Belfast-born florist Shane Connolly on how his mother initially hated him entering the profession which would later see him designing the floral displays for a pair of royal marriages
Two days before my mum died I told her I was doing the flowers for Kate and William's wedding... she told the nurses but luckily they were very discreet'
Belfast man Shane Connolly's mother lay dying in Marie Curie Hospice as the most important call of his life came through - a meeting with Prince William's staff to discuss the biggest royal wedding in decades.
Due to the terrible snow that winter and to doctors' advice that his mother was too ill for him to leave, the London-based florist had to twice cancel appointments with the Royal household.
In what was one of the most bittersweet moments of his life, just two days before his mum passed away in January 2011, Shane secured the contract every florist in the world dreamed of - to design the flowers for Kate and William's wedding.
He did manage to fly back to Belfast in time to share the wonderful news with his mum who he had to swear to secrecy.
But on her final day on earth, Peggy Connolly got to enjoy a special proud mum moment when she shared the news with hospice nursing staff.
He recalls: "I got a call from Prince William's office asking if I could come and discuss something with them. Mum was dying and I was sitting with her in the Marie Curie Hospice.
"Mum was in the hospice for 10 weeks. It was that bad winter in 2010 when there was a lot of snow and I had to cancel the appointment because of the weather.
"I had to cancel again because the doctors told me they didn't think I should leave mum.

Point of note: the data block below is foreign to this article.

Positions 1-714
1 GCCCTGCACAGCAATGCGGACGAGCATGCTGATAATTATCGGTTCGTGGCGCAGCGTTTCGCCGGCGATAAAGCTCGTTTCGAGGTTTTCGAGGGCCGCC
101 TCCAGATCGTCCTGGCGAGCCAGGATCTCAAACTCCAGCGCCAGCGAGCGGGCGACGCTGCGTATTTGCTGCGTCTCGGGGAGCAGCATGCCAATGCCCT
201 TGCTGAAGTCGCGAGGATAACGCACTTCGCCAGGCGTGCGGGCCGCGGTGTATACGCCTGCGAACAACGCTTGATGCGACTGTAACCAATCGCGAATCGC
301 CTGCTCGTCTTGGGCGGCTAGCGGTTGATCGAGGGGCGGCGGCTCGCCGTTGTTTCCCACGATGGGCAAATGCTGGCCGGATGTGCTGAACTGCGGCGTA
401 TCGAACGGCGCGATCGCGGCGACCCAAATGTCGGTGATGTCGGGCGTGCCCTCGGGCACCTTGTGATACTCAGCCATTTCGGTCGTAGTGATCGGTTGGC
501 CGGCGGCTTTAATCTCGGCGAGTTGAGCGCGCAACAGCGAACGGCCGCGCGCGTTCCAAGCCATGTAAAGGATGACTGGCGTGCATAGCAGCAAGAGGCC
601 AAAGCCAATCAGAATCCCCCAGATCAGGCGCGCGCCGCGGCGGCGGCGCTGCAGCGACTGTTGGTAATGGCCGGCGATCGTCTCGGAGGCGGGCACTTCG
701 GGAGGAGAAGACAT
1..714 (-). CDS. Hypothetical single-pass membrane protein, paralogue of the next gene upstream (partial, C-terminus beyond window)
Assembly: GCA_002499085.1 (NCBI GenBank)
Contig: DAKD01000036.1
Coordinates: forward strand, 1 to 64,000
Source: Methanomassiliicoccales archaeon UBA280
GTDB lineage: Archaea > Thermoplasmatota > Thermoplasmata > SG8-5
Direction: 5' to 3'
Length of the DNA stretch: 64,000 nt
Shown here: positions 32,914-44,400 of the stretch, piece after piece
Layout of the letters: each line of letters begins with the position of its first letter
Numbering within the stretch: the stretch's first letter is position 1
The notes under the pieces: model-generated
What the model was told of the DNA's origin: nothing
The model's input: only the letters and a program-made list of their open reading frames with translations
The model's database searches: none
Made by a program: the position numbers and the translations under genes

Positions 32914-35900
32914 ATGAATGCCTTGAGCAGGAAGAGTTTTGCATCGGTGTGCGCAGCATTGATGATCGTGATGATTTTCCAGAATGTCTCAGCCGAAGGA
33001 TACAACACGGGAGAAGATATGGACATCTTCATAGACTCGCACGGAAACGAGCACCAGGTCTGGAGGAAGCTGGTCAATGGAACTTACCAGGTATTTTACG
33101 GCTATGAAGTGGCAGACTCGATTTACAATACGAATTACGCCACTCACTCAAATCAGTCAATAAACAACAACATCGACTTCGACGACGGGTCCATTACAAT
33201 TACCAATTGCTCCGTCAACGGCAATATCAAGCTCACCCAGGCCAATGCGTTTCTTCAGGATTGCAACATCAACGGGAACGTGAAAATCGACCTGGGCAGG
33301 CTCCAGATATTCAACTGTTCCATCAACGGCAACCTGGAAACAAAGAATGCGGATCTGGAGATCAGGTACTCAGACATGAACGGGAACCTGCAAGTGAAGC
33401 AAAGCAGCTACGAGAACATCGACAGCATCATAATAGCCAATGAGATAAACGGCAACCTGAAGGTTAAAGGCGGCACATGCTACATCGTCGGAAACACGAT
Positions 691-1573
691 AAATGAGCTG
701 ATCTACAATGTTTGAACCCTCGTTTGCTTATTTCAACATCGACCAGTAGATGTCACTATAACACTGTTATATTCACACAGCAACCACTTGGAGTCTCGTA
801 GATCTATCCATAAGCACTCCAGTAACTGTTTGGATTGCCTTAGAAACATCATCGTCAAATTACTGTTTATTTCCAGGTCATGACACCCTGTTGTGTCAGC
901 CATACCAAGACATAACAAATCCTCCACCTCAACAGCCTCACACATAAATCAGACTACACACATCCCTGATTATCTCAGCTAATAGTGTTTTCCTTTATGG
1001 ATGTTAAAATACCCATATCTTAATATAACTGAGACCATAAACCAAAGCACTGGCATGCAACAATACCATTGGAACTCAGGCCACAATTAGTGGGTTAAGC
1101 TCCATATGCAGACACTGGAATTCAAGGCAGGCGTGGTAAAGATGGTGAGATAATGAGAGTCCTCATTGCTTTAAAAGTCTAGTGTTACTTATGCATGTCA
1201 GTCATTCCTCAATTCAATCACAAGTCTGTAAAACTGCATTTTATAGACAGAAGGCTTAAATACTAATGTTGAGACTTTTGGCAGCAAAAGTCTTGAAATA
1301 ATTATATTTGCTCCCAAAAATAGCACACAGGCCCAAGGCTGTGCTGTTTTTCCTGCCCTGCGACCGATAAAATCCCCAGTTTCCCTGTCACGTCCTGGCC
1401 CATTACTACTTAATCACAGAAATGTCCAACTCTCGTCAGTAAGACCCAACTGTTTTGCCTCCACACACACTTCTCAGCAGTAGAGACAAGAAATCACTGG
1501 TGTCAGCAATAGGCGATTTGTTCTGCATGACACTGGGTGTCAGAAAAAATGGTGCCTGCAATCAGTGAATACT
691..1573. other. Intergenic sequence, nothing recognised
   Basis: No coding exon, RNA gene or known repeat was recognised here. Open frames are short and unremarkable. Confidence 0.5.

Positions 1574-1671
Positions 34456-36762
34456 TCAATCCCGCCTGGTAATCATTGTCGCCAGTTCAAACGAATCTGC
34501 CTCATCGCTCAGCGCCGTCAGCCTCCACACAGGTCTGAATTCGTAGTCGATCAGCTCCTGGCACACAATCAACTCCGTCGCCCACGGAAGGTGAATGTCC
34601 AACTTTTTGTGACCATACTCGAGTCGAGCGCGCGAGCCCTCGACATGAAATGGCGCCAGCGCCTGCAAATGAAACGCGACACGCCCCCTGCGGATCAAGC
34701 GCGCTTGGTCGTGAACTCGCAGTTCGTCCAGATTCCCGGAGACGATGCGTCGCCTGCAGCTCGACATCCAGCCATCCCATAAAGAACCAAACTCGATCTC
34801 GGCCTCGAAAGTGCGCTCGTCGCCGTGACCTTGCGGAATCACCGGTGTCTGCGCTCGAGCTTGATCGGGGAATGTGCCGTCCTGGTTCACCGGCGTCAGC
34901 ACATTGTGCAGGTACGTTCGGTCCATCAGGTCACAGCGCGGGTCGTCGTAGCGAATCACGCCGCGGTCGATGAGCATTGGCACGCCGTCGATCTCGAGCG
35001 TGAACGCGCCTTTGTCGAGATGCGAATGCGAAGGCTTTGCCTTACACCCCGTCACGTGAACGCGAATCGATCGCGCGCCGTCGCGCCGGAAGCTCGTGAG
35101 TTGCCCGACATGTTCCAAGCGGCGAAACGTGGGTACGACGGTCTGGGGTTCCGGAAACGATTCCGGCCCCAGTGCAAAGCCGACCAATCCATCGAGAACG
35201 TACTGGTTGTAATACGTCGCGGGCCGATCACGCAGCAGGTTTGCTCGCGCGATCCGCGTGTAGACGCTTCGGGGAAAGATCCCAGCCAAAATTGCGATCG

"I finally did get a meeting on a Thursday in January and mum died on the Saturday. She was very weak but I did get to tell her the news and of course I told her that she couldn't tell anyone. The nurses later told me they all knew, luckily they were very discreet."
Shane was already a celebrated florist having been commissioned to do the flowers for Prince Charles and Camilla's wedding in 2005.
Nevertheless, designing the floral arrangements for the wedding of the Duke and Duchess of Cambridge - watched by hundreds of millions worldwide - made Shane a globally recognised and respected artist in his field.
Shane (56) is famous for his royal clients, weddings and events; he is passionate about sustainability and about British flowers and foliage.
He has been known to turn brides away because he refuses to import flowers from far-flung places because of the impact on the environment.
Married to Candida (58), he first moved to London in the late Eighties after graduating from the University of Ulster with a degree in psychology.
His route into floristry was an unconventional one and when he "begged" for a job as a helper for a reputable florists in London it was very much against the wishes of his late dear mother.
In fact floristry was regarded as such a lowly profession at the time that it was some years before his mother would accept her son's chosen career. Shane grew up in Gransha in west Belfast, the only son of the late Gerry, a prosthetic dentist, and Peggy Connolly, a housewife and mum who trained in her 40s to be a social worker.
He grew up during the height of the Troubles but, thanks to an introduction to music, a young Shane was largely shielded from the worst of the violence erupting around him in the city.